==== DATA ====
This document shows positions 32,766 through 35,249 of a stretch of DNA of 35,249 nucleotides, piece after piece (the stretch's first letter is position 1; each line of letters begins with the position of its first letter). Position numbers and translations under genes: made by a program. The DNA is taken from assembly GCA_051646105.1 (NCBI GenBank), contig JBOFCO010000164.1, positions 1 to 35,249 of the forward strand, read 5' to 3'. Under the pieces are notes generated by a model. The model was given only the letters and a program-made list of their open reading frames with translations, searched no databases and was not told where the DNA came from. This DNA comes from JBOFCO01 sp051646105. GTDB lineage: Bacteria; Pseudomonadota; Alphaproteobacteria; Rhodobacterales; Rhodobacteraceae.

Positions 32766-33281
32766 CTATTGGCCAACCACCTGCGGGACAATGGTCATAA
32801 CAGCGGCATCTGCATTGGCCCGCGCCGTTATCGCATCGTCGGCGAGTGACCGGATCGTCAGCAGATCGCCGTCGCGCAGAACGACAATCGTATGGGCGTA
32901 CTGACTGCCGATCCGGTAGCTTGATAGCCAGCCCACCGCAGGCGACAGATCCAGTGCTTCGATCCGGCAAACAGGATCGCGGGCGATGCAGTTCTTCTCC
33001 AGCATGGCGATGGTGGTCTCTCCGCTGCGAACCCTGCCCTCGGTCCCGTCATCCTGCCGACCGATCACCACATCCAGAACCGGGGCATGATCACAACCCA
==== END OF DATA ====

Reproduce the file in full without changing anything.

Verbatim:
This document shows positions 32,766 through 35,249 of a stretch of DNA of 35,249 nucleotides, piece after piece (the stretch's first letter is position 1; each line of letters begins with the position of its first letter). Position numbers and translations under genes: made by a program. The DNA is taken from assembly GCA_051646105.1 (NCBI GenBank), contig JBOFCO010000164.1, positions 1 to 35,249 of the forward strand, read 5' to 3'. Under the pieces are notes generated by a model. The model was given only the letters and a program-made list of their open reading frames with translations, searched no databases and was not told where the DNA came from. This DNA comes from JBOFCO01 sp051646105. GTDB lineage: Bacteria; Pseudomonadota; Alphaproteobacteria; Rhodobacterales; Rhodobacteraceae.

Positions 32766-33281
32766 CTATTGGCCAACCACCTGCGGGACAATGGTCATAA
32801 CAGCGGCATCTGCATTGGCCCGCGCCGTTATCGCATCGTCGGCGAGTGACCGGATCGTCAGCAGATCGCCGTCGCGCAGAACGACAATCGTATGGGCGTA
32901 CTGACTGCCGATCCGGTAGCTTGATAGCCAGCCCACCGCAGGCGACAGATCCAGTGCTTCGATCCGGCAAACAGGATCGCGGGCGATGCAGTTCTTCTCC
33001 AGCATGGCGATGGTGGTCTCTCCGCTGCGAACCCTGCCCTCGGTCCCGTCATCCTGCCGACCGATCACCACATCCAGAACCGGGGCATGATCACAACCCA